You’ve probably been in situations when you’ve felt the urge to capture the scene perfectly – a stunning landscape, a graduation or wedding ceremony, cute animals or gorgeous flowers – and you’ve grabbed your camera and clicked what you thought were amazing pictures. But later, when you look at them you find them flat, uninteresting, badly composed or just plain boring. There’s nothing in them that reproduces the mood/emotions you felt.
Professional vs Amateur: The same scene, shot by a pro can look completely different. There is drama, character, color and probably a story. Professionals don’t do different things – they just do things differently! They have a simple set of rules that they follow and they gather experience as they work.
5 Professional Photographers’ Secrets You Never Knew:
1. Genre: Most pros specialize in one or two genres of photography: fashion/food and beverage/portrait/architecture/landscape etc, just like an artist. Great artists can and do paint any kind of picture, the genius lies in finding your niche.
2. Equipment: Pros invariably started out with a basic SLR and moved on to more sophisticated equipment as they gained confidence. Don’t get enamored by tech, but stay updated. Know your camera/lenses/software thoroughly. Maintenance is crucial.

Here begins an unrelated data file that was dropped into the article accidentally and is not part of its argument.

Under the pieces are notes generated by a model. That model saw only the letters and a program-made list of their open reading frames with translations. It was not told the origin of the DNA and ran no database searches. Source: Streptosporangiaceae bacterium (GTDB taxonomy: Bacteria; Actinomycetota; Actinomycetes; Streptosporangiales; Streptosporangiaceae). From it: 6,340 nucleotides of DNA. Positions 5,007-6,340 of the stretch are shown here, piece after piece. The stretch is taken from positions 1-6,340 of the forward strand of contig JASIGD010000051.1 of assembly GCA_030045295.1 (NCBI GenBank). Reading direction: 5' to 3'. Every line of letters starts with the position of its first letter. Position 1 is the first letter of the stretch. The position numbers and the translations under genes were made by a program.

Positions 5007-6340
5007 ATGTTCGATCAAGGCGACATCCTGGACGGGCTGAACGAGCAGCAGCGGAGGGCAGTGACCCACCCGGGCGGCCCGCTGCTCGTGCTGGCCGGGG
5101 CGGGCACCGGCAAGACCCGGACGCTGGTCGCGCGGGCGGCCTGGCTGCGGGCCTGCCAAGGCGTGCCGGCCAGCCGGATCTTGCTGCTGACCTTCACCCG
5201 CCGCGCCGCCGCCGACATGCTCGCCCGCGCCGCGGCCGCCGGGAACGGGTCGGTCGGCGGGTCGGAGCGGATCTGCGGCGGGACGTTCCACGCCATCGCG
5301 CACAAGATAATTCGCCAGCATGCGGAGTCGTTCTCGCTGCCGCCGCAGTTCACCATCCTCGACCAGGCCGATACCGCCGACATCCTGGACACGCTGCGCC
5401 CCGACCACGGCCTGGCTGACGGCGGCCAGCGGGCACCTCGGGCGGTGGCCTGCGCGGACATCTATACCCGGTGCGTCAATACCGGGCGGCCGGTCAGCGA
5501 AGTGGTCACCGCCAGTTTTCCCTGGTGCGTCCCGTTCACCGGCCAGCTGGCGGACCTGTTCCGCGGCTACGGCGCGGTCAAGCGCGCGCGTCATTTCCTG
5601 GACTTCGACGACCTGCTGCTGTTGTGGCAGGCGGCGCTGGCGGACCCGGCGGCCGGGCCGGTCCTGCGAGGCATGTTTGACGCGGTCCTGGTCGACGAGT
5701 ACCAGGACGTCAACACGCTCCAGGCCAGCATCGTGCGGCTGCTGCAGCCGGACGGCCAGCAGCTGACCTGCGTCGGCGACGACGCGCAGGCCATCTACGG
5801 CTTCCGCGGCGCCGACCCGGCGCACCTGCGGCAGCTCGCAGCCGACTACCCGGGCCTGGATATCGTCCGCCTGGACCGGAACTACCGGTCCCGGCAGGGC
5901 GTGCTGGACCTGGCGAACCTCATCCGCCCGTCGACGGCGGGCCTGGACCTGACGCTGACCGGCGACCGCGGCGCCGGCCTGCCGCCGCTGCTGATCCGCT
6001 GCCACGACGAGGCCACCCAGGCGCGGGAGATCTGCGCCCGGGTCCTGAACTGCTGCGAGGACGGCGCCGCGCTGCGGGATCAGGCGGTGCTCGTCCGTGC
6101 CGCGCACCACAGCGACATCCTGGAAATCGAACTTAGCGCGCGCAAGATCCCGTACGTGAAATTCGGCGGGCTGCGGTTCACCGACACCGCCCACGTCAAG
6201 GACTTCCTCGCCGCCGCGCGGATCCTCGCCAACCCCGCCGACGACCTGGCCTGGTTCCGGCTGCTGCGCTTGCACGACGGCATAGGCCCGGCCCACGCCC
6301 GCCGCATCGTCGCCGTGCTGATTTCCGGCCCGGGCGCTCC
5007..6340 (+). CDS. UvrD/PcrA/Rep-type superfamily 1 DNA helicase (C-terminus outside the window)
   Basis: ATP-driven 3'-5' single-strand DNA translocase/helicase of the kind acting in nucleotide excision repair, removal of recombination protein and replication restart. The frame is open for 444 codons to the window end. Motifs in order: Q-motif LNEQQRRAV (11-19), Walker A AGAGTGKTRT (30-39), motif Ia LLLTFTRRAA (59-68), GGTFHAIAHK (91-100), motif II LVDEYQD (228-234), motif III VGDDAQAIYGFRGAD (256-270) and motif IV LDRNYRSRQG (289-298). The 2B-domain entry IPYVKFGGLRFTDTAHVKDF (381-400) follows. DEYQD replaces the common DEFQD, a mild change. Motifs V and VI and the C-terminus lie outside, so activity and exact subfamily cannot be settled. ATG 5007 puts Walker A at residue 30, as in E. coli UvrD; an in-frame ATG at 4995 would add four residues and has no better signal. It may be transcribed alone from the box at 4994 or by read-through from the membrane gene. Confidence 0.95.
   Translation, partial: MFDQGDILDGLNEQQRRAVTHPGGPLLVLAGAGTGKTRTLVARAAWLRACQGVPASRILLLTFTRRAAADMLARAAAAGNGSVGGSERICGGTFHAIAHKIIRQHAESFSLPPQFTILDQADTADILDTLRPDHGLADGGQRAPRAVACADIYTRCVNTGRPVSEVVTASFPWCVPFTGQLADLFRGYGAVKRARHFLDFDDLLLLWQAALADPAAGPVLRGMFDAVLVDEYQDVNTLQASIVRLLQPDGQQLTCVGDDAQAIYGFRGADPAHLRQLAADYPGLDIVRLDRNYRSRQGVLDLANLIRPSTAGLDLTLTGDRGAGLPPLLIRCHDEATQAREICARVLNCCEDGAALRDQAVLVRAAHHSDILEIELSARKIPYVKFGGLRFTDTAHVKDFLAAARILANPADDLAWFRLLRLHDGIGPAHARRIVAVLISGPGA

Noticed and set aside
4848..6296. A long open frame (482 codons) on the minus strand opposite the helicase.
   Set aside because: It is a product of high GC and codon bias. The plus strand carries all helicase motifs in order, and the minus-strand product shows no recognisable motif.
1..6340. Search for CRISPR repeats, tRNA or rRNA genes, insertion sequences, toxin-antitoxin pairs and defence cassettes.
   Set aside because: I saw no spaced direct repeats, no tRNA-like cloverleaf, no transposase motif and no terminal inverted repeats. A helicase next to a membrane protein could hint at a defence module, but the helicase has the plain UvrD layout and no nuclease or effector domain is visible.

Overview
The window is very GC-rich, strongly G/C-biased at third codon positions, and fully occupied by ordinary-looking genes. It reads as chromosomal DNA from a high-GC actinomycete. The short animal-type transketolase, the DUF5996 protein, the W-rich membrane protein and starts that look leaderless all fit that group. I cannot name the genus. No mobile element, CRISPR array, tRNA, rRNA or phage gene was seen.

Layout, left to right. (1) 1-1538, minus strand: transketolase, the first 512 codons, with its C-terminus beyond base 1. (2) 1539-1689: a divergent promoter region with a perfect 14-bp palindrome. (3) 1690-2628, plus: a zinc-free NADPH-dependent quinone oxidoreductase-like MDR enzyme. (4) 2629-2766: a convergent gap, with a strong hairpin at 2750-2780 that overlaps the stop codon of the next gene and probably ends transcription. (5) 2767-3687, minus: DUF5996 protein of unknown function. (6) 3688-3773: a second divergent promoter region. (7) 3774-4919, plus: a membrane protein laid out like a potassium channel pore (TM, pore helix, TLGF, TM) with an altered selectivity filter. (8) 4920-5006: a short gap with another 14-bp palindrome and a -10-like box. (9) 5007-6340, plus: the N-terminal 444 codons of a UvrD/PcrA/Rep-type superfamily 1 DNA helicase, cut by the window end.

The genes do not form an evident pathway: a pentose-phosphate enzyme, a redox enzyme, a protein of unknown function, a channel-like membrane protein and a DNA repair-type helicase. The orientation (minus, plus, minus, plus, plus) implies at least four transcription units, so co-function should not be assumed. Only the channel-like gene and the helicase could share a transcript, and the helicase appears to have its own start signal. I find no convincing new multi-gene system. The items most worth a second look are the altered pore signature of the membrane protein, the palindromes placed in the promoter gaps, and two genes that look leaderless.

3. Technique: is what separates talent from professionalism. Lighting, shutter-speed, use of flash/natural light, filters etc give you better control over the composition. Take more shots than you need – you never know which one’s the best.
4. Composition: Point and shoot are fine for amateurs, but for a pro, a picture must be composed down to the last detail. Color, mood, lighting, and balance should be first blue-printed in the mind before translating to the camera. For portraits: use the portrait mode of your camera and position the subject correctly, don’t deform the person’s structure with wide-angle lenses, avoid the flash and get closer to the subject. The “rule of thirds” is a mantra that most great photographers and artists use. Draw three equal, imaginary lines horizontally and vertically across your frame and place your subject along the intersection or the lines
5. Innovate: If you don’t have a tripod, take the shade off a table-lamp and use it as a pedestal for your camera. If you need a macro lens, take the lens off and hold it in front of your camera – but you have to take the photograph manually. Travel photographers should use Photoshop to delete tourists from their pics – this gives a magical, stunning effect to historical monuments.
Award-winning professional photographers are not merely lucky or equipped with pricey gizmos. The enormous effort, time and resources go into their work. Though there are no short-cuts, the above secrets can certainly put you on the track to clicking great pics.
Emil Kadlic is a professional photographer and freelance (photo editing and photography) writer and contributes to different (photo editing and photography) blogs.